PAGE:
With its home closed to the public, the Evanston History Center is taking to the streets, said Marge Wold, president of the board of EHC. At the request of officials of Northwestern University, which owns the building, the Evanston fire department conducted a safety inspection earlier this spring and closed the Dawes House to the public. The fire inspection report recommended several safety upgrades, including improved exit signage, emergency lighting and removal of stored materials from the third floor.
Since the house, EHC’s home, has been closed, a battle has been joined on several fronts to work out a deal with Northwestern that would allow EHC to remain in the Dawes House.
Representatives from the ad hoc citizens group General Dawes Returns (GDR) advocate a somewhat confrontational approach with the University. The group hired an actor to impersonate General Charles Gates Dawes, who, many believe, donated his house and his papers to Northwestern University in trust for the citizens of Evanston. Some in that group have demonstrated against the University and have suggested suing Northwestern for the “return” of the building to the citizens of Evanston.
Mimi Peterson, spokesperson for and organizer of GDR, has said that Northwestern president Henry Bienen could improve his “legacy” to Evanston by returning the Dawes House “to the children of this community.” Ms. Peterson and several members of the General Dawes Returns group attended the June 18 EHC annual meeting. Some GDR members took issue with the Board’s actions and disclosures at that meeting. The group videotaped the meeting and say they plan to put excerpts of it on their website, www.generaldawesreturns.org.
The officers and directors of EHC, on the other hand, say they believe negotiating with Northwestern is preferable, and that the particulars of the negotiations are best kept confidential. “We had a confidentiality requirement,” Ms. Wold said, “and our board is comfortable with that.” Some persons at the meeting felt differently, one EHC member told the RoundTable. “They felt that something, some information, was being kept from them,” Ms. Wold said. “We disagree on how best to work with Northwestern.”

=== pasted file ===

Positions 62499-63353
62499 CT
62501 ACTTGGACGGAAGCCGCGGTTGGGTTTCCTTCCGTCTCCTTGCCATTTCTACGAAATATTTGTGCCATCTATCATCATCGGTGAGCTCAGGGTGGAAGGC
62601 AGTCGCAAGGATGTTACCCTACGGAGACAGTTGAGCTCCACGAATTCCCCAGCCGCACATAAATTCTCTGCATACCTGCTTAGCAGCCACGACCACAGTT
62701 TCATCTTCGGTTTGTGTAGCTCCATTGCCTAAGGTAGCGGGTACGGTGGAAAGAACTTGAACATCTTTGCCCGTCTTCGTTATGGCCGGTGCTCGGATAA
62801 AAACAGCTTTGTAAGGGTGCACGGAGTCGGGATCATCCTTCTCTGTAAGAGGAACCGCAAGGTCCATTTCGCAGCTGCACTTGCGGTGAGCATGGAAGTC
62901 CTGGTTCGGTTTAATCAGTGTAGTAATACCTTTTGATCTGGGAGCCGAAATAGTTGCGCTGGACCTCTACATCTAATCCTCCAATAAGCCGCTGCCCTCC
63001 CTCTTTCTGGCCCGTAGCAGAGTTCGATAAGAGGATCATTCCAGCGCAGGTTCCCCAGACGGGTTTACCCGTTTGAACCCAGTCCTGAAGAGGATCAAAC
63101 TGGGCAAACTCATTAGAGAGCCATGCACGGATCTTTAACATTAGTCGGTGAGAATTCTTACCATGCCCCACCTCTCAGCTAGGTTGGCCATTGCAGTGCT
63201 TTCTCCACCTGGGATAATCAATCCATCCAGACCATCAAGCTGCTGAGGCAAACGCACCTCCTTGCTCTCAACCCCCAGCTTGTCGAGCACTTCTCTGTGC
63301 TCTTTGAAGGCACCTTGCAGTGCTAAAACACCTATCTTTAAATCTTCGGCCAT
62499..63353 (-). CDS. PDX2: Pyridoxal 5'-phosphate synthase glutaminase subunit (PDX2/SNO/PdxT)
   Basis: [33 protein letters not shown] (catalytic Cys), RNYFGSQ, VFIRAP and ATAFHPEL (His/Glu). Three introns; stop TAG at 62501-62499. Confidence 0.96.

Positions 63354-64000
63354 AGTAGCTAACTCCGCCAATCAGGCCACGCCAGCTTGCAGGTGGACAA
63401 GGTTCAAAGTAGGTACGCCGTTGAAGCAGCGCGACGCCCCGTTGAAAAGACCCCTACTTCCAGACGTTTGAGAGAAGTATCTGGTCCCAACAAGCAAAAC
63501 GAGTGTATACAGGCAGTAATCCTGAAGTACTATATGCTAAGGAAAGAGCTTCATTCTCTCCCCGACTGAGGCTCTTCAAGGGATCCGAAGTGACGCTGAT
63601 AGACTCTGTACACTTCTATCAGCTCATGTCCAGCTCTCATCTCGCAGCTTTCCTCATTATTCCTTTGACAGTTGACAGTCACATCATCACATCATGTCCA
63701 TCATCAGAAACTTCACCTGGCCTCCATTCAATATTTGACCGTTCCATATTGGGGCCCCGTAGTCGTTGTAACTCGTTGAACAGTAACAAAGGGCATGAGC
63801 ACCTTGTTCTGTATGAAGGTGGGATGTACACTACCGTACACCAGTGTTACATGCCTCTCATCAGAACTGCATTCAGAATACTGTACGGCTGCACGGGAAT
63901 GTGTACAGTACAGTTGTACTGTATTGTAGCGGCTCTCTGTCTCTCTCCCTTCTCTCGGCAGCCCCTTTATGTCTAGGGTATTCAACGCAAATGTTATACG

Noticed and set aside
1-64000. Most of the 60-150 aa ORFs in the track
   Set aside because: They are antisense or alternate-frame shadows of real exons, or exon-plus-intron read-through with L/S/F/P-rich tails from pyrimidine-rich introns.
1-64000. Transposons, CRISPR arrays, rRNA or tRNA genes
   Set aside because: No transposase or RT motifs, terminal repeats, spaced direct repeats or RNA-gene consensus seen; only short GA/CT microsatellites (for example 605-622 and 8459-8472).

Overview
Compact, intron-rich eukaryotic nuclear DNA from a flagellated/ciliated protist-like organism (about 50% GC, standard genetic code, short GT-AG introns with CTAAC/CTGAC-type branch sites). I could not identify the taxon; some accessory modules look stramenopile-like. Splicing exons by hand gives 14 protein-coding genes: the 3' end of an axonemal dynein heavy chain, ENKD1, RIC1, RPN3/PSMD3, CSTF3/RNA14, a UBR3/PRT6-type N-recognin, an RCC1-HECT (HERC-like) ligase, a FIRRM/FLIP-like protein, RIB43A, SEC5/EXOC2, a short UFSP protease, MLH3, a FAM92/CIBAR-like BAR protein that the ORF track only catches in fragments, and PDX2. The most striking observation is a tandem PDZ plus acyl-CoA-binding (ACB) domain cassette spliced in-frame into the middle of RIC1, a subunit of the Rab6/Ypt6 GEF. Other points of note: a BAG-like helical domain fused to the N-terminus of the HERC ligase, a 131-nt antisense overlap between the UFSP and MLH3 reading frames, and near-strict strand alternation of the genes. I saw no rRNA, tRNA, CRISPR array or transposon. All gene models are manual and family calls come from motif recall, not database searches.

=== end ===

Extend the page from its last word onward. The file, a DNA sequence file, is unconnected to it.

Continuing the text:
She said there have been “several productive meetings with Northwestern. … We are more hopeful now than we have been since this whole thing began.” She added she believes “things will be resolved by the end of the summer” and that EHC might reopen “hopefully, by next fall.”
Eugene Sunshine, vice president for business at Northwestern University, told the RoundTable, “We have had several potentially productive conversations with the EHC board-designated individuals, including [Ms. Wold]. We are all listening to each other. That is obvious.” He added, “More get-togethers are necessary,” and said he is “looking forward to them.”
In the meantime, said Ms. Wold, EHC outreach stretches to many parts of Evanston. “Since people can’t go to the Dawes House, we are going to other places in the community.” EHC plans an exhibit in the windows of First Bank & Trust, 820 Church St., next month, she said. In addition, EHC archivist Lori Osborne is making plans to take materials next year to Evanston Township High School so students can conduct research about their own houses – a popular research project with ETHS students. In addition, she said, each EHC member is entitled to have staff conduct research for “one small project,” since the center is closed to the public.